What’s the point of combining a depressant like Xanax with a psychoactive stimulant like Molly? Wouldn’t these two drugs cancel each other out and leave users feeling neither “up” or “down”? Taking Xanax and Molly at the same time will, in fact, reduce the side effects of both drugs. But that’s not typically why some people will combine these drugs. Long-term users of Molly take Xanax to help them manage the panic attacks, insomnia, depression and paranoia they experience after coming down off a Molly high.
In addition, impairment of memory, focus and motivation contribute to the overwhelming anxiety and despondency users feel after weekend-binging on Molly. Regular users of Molly refer to this severely depressed period as “Suicide Tuesday.” Consequently, they turn to Xanax for relief from such distressing side effects.
Unfortunately, the problem with relying on Xanax to get them through “Suicide Tuesday” is the fact that Xanax is one of the most addictive medications available with a doctor’s prescription. Furthermore, it can be dangerous to buy Xanax from online “pharmacies” operating outside the U.S. Black market Xanax may contain harmful ingredients that are not regulated by the U.S. FDA.
What Is Molly?
Ecstasy contains a stimulant chemical called 3,4-methylenedioxy-N-methylamphetamine, or MDMA. Molly is the crystallized form of MDMA. Users think it is safer to take Molly than Ecstasy because Molly is thought to be purer than Ecstasy. Produced in makeshift street labs, Ecstasy often contains fillers or impurities like caffeine, meth or low-grade cocaine.
The U.S. Drug Enforcement Agency lists Molly as a Schedule I-controlled substance due to its high potential for abuse. Being found in possession of Molly can result in jail or prison time, fines and court-ordered drug rehab.
Since Molly is a powder, the most common way it is ingested is in capsule form. Alternately, Ecstasy comes in aspirin-like tablets. Side effects of Molly and Ecstasy are similar since they essentially come from the same chemical MDMA. Within one to two hours after taking Molly, users start experiencing the following:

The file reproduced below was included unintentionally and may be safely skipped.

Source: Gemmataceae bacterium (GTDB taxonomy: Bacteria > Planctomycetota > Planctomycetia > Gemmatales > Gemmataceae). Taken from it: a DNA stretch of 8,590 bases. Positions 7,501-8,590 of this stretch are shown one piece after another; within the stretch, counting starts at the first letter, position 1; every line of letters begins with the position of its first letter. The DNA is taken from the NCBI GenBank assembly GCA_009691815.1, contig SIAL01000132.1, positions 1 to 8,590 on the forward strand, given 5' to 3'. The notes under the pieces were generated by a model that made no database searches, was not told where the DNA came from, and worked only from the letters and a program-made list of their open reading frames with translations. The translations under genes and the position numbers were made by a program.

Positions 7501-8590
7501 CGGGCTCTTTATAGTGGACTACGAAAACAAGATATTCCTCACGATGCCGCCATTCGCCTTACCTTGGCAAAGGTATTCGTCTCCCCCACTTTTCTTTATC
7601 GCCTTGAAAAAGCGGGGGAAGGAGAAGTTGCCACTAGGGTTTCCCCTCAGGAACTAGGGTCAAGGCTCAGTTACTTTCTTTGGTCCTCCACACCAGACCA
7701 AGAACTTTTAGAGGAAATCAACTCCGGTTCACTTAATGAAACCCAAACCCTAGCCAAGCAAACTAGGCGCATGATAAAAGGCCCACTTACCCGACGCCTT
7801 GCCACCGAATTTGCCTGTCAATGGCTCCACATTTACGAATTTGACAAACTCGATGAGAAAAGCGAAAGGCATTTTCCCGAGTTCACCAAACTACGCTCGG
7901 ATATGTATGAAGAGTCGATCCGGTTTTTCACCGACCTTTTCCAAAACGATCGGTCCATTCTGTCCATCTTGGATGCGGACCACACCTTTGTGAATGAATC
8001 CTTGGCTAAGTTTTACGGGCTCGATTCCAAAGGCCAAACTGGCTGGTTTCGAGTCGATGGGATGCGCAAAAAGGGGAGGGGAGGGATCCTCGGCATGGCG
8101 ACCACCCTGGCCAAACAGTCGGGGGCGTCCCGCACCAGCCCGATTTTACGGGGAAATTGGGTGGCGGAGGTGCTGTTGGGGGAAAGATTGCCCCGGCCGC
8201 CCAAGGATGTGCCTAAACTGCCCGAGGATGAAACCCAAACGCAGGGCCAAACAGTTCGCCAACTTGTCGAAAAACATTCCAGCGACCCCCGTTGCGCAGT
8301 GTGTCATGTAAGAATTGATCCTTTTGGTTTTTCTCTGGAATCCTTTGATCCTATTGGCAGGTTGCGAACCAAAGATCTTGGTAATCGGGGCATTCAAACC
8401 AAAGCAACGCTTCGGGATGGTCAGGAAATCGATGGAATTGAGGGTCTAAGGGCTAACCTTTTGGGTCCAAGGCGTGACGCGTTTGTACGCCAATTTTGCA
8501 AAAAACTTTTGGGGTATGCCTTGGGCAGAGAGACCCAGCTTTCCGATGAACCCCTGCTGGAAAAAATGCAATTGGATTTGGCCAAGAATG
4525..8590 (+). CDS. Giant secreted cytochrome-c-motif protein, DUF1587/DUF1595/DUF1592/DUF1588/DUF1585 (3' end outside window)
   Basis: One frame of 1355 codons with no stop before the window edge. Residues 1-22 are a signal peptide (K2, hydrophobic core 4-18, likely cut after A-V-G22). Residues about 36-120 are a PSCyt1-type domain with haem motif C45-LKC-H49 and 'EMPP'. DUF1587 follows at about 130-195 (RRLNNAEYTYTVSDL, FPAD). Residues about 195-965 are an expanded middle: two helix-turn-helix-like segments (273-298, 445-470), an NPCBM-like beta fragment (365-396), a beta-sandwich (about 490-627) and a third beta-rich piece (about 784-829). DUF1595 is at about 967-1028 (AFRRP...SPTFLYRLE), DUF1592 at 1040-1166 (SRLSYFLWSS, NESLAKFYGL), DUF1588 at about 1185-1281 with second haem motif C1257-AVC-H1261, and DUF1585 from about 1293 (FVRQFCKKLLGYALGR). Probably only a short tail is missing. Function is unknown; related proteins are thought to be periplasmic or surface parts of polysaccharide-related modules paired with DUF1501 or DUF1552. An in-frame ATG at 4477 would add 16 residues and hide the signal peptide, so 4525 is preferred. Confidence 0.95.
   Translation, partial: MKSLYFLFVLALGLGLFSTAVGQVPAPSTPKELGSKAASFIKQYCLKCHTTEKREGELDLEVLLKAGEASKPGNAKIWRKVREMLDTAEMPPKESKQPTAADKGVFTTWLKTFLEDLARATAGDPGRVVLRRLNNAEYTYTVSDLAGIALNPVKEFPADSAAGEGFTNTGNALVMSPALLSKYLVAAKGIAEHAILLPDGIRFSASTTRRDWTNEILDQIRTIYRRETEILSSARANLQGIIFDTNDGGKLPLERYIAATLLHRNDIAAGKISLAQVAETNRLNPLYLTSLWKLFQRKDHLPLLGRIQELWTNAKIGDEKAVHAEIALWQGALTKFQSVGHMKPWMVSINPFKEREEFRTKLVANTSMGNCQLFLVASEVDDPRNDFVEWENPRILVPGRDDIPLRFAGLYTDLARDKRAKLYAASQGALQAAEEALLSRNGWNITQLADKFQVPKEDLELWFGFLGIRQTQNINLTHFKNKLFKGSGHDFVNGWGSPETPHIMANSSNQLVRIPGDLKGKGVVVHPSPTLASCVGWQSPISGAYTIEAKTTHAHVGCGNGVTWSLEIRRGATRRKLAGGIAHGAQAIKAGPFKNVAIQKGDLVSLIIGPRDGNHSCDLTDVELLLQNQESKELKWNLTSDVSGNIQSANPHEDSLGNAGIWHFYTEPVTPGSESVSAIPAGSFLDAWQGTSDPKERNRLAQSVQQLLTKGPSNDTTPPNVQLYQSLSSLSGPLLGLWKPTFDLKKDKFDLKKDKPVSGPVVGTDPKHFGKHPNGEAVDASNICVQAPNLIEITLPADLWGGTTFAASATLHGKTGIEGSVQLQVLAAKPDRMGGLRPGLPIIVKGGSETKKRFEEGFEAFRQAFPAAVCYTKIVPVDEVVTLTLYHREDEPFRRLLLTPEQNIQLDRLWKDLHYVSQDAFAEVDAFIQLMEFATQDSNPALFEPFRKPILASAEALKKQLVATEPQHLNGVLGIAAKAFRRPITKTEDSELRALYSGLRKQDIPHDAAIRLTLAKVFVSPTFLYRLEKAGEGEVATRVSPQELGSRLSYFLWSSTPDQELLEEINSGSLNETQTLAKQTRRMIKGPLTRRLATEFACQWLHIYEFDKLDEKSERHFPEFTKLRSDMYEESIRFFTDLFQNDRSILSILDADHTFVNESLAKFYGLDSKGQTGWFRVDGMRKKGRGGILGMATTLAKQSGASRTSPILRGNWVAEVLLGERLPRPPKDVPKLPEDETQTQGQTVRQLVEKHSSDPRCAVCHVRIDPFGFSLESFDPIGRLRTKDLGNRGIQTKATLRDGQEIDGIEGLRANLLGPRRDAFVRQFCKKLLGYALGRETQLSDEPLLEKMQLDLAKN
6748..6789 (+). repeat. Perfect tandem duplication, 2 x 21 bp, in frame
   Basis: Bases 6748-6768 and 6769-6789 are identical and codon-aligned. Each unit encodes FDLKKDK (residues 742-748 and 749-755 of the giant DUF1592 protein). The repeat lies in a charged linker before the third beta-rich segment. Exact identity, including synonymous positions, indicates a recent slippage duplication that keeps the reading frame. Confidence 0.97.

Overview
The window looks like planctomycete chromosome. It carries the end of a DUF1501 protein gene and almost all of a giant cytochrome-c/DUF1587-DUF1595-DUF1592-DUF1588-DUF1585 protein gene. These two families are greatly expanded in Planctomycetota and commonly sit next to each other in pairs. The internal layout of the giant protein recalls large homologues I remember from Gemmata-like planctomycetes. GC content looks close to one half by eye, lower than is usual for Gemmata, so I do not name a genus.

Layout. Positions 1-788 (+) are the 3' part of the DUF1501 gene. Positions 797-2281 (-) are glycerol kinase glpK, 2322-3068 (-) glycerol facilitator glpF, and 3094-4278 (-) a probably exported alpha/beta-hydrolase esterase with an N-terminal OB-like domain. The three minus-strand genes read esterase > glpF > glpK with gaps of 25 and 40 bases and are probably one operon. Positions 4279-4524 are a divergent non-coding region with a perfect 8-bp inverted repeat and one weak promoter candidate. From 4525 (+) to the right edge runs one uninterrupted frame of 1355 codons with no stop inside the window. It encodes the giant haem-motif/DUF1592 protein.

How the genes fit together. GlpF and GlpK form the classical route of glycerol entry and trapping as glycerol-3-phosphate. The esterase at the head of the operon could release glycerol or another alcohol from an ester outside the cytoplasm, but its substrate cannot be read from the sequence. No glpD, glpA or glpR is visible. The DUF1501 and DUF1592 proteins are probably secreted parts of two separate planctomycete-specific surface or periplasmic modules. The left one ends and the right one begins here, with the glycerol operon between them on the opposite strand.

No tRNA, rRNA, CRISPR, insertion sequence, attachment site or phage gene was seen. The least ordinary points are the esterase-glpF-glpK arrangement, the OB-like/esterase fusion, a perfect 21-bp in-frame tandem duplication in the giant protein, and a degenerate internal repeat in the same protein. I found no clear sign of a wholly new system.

- Talkativeness/extroversion/lack of impulse control
- Jaw clenching/teeth grinding
- Dilated pupils
- Sweating/increased body temperature
- Rapid heart and breathing rates
- Dry mouth
- Visual and auditory distortions
Molly users are also at risk for contracting sexually transmitted diseases, hepatitis or HIV/AIDS due to the sexually arousing affects of the drug. Most people take Molly before attending a large party or “rave.” These parties last for days and involve hundreds of people coming and going 24/7. Rave attendees high on Molly may have unprotected sex with multiple sexual partners during this time.
What Is Xanax and Why Do Doctors Prescribe It?
Xanax is an anxiolytic (benzodiazepine) prescribed for treating anxiety and panic disorders. It is meant for short-term use only (less than 40 days, in most cases) because users build tolerance to the drug quickly. When doctors begin weaning patients off Xanax, they gradually reduce dosage over time to prevent rebound or withdrawal symptoms.
When it rapidly crosses over the blood-brain barrier, Xanax starts making you feel sedated and pleasantly drowsy within 30 minutes of taking a dose. However, this sedation diminishes after only a few hours, which compels some people to take another dose of Xanax before they are supposed to take it. When people abuse their Xanax prescription, tolerance builds even more quickly and they require larger doses to get the kind of the anxiety relief they want.